1) Length of the password is important in this case. Every character increases safety considerably. A longer password is always better. If for example we chopped our password down to 7 characters then we're at a meager max time of 2.25 days to crack with 50 options for each character.

2) But say if I make a password as the XKCD comic describes, nothing is stopping anyone from throwing a dictionary at a password like "remember elephant lost woods". Say if I use john the ripper, which has ~3000, with an option to make each plural or to chop off an s if it ends with one, then maybe ~6000 words. If there are 4 words in my password then 6000^4 possibilities = 1.3 x10^15, 10 years

Pretty secure. And, John the Ripper wouldn't actually crack the password:

correct horse battery staple

John the ripper is using common passwords. So common that only 'horse' actually shows up in there. Say if I use uncommon enough words that cracker dictionaries don't anticipate, then the last option is a legitimate dictionary-attack.

If I use fedora's default dictionary, with a very-comprehensive 500 000 words, for a 4-word password there are 6.25 x10^22 possibilities we're at about .5 billion years cracking time. But it's not farfetched to say that this could be cut down to at most 25% of its size, especially if common words like 'correct horse battery staple' are being used. So, 125 thousand possibilities. Still, 2.44 x10^20, which is about 2 million years.

What if we could cut it down to %1? So 5000 words. That's 6.25 x10^14 possibilities, nearly the same number as with the john the ripper attack, about 5 years max. Is it really feasable to cut it down to 1%? Probably not if the most common words aren't used.

But this also depends on whitespace delimiters. If I have

azkaban_P0tter*flubber st@ple Then we've destroyed the first equality of bits in the shannons conversation, but added an insurmountable amount of variables even if the attacker completely anticipates this tactic.

Also, if a smaller dictionary of say 200 000 could be used, reducing that to 1% is still maximum 45 days, and avoiding the most common words and using varying word delimiters would increase this duration drastically, and throwing in a word or two in another language if that's easy.

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    I have done some research in this space...are you sure that your assertion of a 5 million word dictionary is accurate? Admittedly my research was constrained to English (both American and British) and 4-9 letter words, but even including the most obscure words I was well below 200k words. EDIT: a quick search reveals there are 171,476 words in the 20-volume Oxford English Dictionary. – R15 Aug 3 '17 at 21:52
  • You're right, that was a mistake, the fedora dictionary is 500 000 words. I will fix my math – flerb Aug 3 '17 at 21:56
  • Even 500k seems high - what does it cover/include? – R15 Aug 3 '17 at 21:57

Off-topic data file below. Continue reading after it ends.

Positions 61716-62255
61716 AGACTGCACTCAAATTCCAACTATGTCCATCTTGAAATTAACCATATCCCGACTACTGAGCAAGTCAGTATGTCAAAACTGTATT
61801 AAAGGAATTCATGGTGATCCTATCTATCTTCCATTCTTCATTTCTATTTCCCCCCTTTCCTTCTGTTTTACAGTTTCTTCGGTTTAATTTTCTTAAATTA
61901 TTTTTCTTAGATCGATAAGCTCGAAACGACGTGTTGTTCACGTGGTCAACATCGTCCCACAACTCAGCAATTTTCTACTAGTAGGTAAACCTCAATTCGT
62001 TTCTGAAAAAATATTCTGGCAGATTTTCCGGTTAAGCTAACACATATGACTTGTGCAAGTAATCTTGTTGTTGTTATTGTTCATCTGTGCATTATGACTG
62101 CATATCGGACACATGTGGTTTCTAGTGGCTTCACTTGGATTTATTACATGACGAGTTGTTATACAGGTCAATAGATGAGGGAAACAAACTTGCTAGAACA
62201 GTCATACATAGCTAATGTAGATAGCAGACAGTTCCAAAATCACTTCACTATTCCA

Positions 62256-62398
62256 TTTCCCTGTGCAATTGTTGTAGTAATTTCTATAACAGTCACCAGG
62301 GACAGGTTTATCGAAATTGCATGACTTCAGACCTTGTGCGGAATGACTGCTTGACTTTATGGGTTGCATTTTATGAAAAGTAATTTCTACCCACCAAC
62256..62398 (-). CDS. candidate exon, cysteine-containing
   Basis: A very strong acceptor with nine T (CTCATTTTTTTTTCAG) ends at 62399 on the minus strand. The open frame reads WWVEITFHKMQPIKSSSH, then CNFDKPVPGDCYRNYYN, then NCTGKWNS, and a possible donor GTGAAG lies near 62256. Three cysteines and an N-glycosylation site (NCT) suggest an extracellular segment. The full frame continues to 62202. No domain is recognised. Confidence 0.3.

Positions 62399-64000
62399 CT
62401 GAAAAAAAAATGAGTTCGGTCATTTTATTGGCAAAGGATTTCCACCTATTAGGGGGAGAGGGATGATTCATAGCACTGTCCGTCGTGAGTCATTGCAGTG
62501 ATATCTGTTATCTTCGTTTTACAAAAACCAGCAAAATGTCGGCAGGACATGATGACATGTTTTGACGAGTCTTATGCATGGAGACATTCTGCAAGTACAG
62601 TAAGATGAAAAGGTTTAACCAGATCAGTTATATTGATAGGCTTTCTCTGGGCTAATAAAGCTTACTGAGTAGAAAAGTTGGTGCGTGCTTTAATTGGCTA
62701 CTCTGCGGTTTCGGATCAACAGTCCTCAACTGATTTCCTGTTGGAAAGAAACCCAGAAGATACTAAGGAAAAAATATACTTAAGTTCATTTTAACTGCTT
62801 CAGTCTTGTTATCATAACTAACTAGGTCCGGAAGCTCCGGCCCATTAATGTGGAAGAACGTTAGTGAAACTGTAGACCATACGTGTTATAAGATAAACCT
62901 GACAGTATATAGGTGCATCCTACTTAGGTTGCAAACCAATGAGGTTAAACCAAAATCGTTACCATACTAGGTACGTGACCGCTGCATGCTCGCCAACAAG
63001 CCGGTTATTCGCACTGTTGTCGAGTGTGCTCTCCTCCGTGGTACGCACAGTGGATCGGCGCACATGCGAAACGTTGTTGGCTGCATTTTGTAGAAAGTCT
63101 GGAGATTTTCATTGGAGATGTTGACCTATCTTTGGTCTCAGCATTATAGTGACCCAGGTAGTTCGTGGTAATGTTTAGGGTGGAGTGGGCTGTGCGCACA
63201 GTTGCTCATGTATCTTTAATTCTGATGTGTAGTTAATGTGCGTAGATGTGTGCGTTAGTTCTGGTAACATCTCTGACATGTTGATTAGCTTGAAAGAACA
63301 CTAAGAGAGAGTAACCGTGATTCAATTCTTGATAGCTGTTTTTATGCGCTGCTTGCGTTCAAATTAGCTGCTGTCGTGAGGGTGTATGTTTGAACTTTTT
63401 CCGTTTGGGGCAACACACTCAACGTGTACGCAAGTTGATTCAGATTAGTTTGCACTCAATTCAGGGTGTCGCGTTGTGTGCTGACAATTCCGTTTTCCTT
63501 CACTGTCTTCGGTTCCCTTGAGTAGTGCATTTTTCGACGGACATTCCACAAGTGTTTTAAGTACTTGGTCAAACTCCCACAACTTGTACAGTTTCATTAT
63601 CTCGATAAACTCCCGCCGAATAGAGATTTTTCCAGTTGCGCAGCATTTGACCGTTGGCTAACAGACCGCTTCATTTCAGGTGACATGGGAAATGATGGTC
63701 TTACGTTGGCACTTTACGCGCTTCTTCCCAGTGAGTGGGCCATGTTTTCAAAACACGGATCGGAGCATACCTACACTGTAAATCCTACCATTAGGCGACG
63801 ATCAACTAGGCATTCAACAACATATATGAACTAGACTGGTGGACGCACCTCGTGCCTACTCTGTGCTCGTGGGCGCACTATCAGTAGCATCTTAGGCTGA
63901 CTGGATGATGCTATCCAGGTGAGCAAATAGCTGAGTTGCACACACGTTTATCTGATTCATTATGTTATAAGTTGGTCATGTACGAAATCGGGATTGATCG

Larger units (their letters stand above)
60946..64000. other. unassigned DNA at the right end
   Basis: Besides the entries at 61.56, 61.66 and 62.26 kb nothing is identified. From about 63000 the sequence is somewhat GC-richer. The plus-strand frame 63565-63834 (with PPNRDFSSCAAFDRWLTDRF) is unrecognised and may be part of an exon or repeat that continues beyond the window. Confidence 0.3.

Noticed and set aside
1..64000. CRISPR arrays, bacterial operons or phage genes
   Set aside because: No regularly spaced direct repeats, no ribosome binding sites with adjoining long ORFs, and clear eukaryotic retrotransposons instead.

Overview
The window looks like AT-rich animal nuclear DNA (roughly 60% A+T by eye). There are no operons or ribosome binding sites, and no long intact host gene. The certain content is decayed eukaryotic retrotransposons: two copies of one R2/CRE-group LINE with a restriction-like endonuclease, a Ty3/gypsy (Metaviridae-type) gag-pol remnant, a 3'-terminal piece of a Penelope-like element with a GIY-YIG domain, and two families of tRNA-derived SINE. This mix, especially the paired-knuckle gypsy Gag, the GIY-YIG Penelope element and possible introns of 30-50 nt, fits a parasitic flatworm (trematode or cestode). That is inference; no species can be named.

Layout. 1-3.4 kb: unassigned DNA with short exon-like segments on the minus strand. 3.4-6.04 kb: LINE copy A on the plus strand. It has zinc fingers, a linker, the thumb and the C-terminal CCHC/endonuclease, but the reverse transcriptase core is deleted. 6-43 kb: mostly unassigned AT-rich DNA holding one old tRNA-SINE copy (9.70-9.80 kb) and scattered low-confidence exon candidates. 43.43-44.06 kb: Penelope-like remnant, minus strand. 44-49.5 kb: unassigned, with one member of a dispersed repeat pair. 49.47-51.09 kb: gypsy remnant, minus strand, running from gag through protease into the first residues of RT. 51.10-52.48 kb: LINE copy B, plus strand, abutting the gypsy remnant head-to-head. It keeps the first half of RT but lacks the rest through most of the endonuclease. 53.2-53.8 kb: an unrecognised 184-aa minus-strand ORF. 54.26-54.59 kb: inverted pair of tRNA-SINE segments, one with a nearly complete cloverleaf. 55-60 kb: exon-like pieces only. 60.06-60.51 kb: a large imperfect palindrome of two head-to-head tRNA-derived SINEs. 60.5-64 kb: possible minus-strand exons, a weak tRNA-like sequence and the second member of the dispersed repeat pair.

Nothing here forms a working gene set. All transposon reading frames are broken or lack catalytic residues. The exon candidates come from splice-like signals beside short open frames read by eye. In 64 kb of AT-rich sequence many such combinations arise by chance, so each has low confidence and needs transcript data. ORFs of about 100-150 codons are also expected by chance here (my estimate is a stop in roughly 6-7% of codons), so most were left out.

• rpmfind.net/linux/rpm2html/… – flerb Aug 3 '17 at 22:10
  • Sorry to just send the poorly-formatted link, was editing. It does seem like possibly an excessively-comprehensive dictionary, but I thought it would amount for minor variations of words. It for example includes portal-to-portal and capitalized versions of many words. Are you suggesting that the dictionary size would be significanly smaller for this type of attack? – flerb Aug 3 '17 at 22:30
3

Have a look at this post I think it's very much related to what you've asked here:

XKCD #936: Short complex password, or long dictionary passphrase?

Also, that's a very theoretical question, I mean each one find different things harder to type i guess "qwe123" is indeed "easy to type" but some will argue that their names/things they like are "easy to type" passwords as well. Also you can interpret "easy to type" to "easy to remember" is that what you mean(?)

In my opinion an easy to type password without sacrificing security is first of all a long one, and than something that only you can think of (and if you use the methods that you mention inside that would increase the security of the password of course).

0

I was going through the same thought in my mind and I came up with asdff3F#, asdffF3#, asdff9F(, asdffF9(, etc.

I considered the following:

  1. We place left hand fingers on asdf, using the same characters for alphabets will help us in no displacement of left hand.
  2. Using right little finger to click shift.
  3. Displacement is minimum if we move middle finger of either hand (I can reach 3 with left middle finger and 9 on right middle finger).
  • While this might be easy to type, it is an example of what the OP identifies as "sacrificing security". These are not good passwords. – schroeder Dec 26 '18 at 13:13
-1

An easy option would be concatenating Words as in: hellohereiam0x45 We gained a 16 Letter length password. Which will be resistant against simple brute forcing. You can even strengthen it like:

HelloHereIAm0x45

I simply capitalized every word to gain addition strength, without loss of memorization. Additionally you could abstract it even more like switching O with 0 etc.

H3ll0H3r31Am0x45
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    This does not add anything so the points mentioned in the other answers – Jan Doggen Aug 4 '17 at 15:21
  • "switching O with 0" - 1337 password simply do not increase security in any way. It is just a matter of running a regex on a dictionary file and re-attempt. Many dictionary databases ( jack the ripper ) already have 1337 words inbuilt. – grochmal Aug 5 '17 at 14:08
  • @grochmal it's simply about the length and abstract words. Sure it's not secure if you use <8 Char passwords. – 0x45 Aug 5 '17 at 16:24
  • @grochmal while your point is true that it may not increase security, many password policies nevertheless require use of X numbers in the password. Assuming the password is otherwise sufficiently complex, 1337 substitutions can be useful to construct passwords that are still easy to remember. – Christopher Hunter Apr 9 '18 at 17:21